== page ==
Robotics education in India is an emerging field and along with high interest and demand among the students the potential is immense. Economic Times estimates Robotics education in India as a 500 Crore industry. Like in USA and many other countries, robotics in India will become mainstay of educational curricula at all educational levels.
Robot-centered competitions like FIRST, BotBall, FIRA and Robocup continue to flourish. Leading companies like Google, Intel and Microsoft have funded a variety of university projects in computer science education, including a multi-million dollar center.
Market for educational robotic kits at $27.5 million in 2007 has reached to $1.69 billion by 2014, Robot entertainment and educational markets at $184.9 million in 2007 have reached to $2.985 billion by 2014.
Market growth is spurred by the evolution of new technology useful in a range of industry. The educational and entertainment robots represent a first step in the evolution of the robotic markets because they provide the teaching aspect of the market that precedes any other market evolution in the services and mobility segments of consumer robotics.
Robotics is already having a transformative impact on the workplace, from the factory to hospital operating rooms. In the upcoming days, this impact can be extended to homes and highways to increase the ability to live independently and to save lives
It has been quite a while since robotics entered the mainstream. However India is yet to wake up to the advanced trend. What causes this delay is that in India industrialization is not easy or commonplace in agrarian economy-centered country India.
Lack of skilled workforce is one of the major concerns faced by most of the countries. The workforce is underutilized to their potential by assigning them low level jobs which restrict the growth of employee and the employer.
In spite of having schools, colleges, camps and institutions talking about robotics in the country it is yet to gain a comprehensive outlook.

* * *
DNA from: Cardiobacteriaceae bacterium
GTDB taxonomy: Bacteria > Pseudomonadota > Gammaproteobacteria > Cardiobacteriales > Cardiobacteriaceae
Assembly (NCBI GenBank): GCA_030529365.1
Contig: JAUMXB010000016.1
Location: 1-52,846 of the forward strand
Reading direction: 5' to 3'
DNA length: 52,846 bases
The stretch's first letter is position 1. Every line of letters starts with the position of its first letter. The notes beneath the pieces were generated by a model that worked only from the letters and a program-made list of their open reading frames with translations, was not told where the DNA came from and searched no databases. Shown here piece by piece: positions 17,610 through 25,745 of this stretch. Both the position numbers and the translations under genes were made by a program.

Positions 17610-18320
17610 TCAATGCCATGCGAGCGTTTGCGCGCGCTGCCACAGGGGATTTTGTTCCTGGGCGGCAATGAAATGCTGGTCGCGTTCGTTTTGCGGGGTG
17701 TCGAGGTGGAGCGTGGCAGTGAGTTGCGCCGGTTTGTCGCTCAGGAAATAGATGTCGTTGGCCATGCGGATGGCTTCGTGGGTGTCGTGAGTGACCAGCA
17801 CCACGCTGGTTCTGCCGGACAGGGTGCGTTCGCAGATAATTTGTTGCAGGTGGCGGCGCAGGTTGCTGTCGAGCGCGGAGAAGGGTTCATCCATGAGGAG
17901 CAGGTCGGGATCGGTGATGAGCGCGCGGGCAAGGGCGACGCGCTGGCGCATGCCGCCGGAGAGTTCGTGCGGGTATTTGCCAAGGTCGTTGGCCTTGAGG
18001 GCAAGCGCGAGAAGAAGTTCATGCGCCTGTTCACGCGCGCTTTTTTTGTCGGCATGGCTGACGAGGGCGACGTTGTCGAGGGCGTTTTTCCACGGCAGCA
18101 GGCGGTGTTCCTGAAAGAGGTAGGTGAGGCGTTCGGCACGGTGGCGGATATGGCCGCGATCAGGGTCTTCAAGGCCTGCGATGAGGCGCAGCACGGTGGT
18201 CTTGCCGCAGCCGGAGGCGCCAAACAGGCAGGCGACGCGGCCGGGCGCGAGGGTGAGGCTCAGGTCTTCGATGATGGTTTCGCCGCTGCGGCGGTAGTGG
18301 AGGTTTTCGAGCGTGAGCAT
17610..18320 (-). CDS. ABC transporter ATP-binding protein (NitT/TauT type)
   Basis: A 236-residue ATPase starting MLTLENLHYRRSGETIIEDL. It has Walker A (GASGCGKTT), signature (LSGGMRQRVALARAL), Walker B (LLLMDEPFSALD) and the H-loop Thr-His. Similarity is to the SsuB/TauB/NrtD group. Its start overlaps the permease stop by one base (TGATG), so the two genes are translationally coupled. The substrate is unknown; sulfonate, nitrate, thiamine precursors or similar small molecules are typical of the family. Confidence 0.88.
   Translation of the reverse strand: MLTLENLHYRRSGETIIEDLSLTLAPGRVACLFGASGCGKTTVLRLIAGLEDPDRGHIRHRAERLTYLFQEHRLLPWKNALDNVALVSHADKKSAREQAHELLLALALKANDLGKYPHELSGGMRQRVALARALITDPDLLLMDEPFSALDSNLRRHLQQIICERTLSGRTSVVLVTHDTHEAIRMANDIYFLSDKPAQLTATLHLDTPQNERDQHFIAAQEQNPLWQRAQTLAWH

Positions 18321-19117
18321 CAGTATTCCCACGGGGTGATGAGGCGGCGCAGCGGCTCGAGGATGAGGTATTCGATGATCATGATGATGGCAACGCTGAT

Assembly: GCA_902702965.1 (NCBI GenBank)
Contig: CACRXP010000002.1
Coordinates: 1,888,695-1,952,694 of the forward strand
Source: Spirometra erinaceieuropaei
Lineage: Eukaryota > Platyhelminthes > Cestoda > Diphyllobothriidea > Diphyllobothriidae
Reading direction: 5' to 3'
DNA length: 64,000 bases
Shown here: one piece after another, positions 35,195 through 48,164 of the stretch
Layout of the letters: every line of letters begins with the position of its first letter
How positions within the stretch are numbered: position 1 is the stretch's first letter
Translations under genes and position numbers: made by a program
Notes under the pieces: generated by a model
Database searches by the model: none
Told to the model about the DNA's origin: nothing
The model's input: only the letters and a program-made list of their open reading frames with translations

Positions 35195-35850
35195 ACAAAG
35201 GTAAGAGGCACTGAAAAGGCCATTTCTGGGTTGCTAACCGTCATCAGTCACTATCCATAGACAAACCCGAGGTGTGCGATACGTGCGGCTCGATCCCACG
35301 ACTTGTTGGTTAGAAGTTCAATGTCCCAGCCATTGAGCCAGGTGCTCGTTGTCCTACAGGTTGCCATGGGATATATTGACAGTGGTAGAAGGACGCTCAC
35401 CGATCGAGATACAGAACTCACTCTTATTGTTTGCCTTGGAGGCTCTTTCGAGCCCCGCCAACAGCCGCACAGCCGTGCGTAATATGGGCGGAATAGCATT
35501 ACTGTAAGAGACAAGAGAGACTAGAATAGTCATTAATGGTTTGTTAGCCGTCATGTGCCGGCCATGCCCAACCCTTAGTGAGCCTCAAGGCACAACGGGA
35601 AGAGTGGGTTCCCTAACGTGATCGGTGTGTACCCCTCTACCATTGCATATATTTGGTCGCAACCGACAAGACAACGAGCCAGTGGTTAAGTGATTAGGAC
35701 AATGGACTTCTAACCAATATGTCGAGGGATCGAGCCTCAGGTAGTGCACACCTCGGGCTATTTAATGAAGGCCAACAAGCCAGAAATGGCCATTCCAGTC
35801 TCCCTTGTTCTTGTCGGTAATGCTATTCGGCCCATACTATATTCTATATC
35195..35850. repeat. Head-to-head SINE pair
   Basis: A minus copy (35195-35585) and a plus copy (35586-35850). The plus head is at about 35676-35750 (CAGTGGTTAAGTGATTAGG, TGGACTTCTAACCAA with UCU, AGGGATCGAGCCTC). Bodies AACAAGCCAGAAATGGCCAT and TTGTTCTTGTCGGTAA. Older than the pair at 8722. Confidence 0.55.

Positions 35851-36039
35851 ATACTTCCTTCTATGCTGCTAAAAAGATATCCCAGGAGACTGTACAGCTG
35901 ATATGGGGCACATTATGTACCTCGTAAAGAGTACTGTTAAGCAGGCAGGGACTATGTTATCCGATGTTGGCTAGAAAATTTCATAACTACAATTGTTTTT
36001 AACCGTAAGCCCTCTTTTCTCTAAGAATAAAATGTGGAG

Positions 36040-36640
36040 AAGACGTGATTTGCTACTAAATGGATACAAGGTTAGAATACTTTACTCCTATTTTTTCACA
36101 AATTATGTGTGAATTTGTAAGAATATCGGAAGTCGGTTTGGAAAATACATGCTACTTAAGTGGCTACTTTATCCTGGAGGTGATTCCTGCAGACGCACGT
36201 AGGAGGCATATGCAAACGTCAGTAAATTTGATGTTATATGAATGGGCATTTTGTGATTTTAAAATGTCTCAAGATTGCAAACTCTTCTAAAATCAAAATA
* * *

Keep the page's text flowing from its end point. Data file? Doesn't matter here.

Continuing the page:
Abheek Bose, CEO, Robots Alive says that “the cost of adopting Robotic technology is very high due to the cost of procuring imported hardware components as well as training personnel. As Robotics is a multidisciplinary field, acquiring and retaining quality talent is a big issue. Lastly, SME customers need to see visible ROI before they proactively adopt Robotics.”
Grey Orange Robotics, Kohli and Gupta who say that “in general hardware businesses are challenging because of all the paperwork involved in importing hardware parts into India”. They further add that there are not many commercial applications that are ready to enter the market.
Nitin Motani, Chairman, SK Robotics says that India needs to bridge the gap between huge investment and the support of large scale industries.
Scarcity of talent in many disciplines such as electrical, embedded, software and mechanical that make up Robotics. Also Importing quality components leads to longer lead times and other excise and licensing woes is also a major concern for them, in addition to finding early adopter customers of Robotics.
From an academic perspective, Robotics being multidisciplinary in nature, barring students in the top schools in India, the others lack the knowledge required in four to five engineering disciplines to become an expert in this field.
Indian Economy is growing, despite the economic crisis that engulfed the world with the national investment rate at around 33-34 percent and is expected to increase to 36 percent by the end of 12th Five-Year Plan (2012-2017).
By 2015 the global robotics industry is estimated to be worth $17.6 billion with the Indian robotics industry worth approximately $750 million and is expected to double over the next 3-4 years.
In 2011, robot sales in India doubled to 1,547 units are expected to rise to about 4,000 units a year until 2015. The main applications of robots in India are welding, handling and dispensing. Hence, it is likely that more than 70 per cent of the robot sales ended up in the automotive industry.
Growing demand for industrial robots has attracted leading global manufacturers of robots as Kuka Robotics, ABB, Fanuc etc. to set up facilities in India to serve the Indian market
Nitin Motani, Chairman, SK Robotics mentioned that “India has an immense potential to emerge as a leading design and manufacturing hub for robotics, catering to huge demands in global markets.
Forecasting the adoption of Robotics in India in the future, Dr. Rout says that “due to globalization and high industrialization, Robotics in India is poised for a bright future. Considering that India is already a manufacturing hub catering to the whole world, the use of robot in every aspect of manufacturing will provide the necessary edge to companies. In turn this will propel the requirement of skilled manpower for this technology.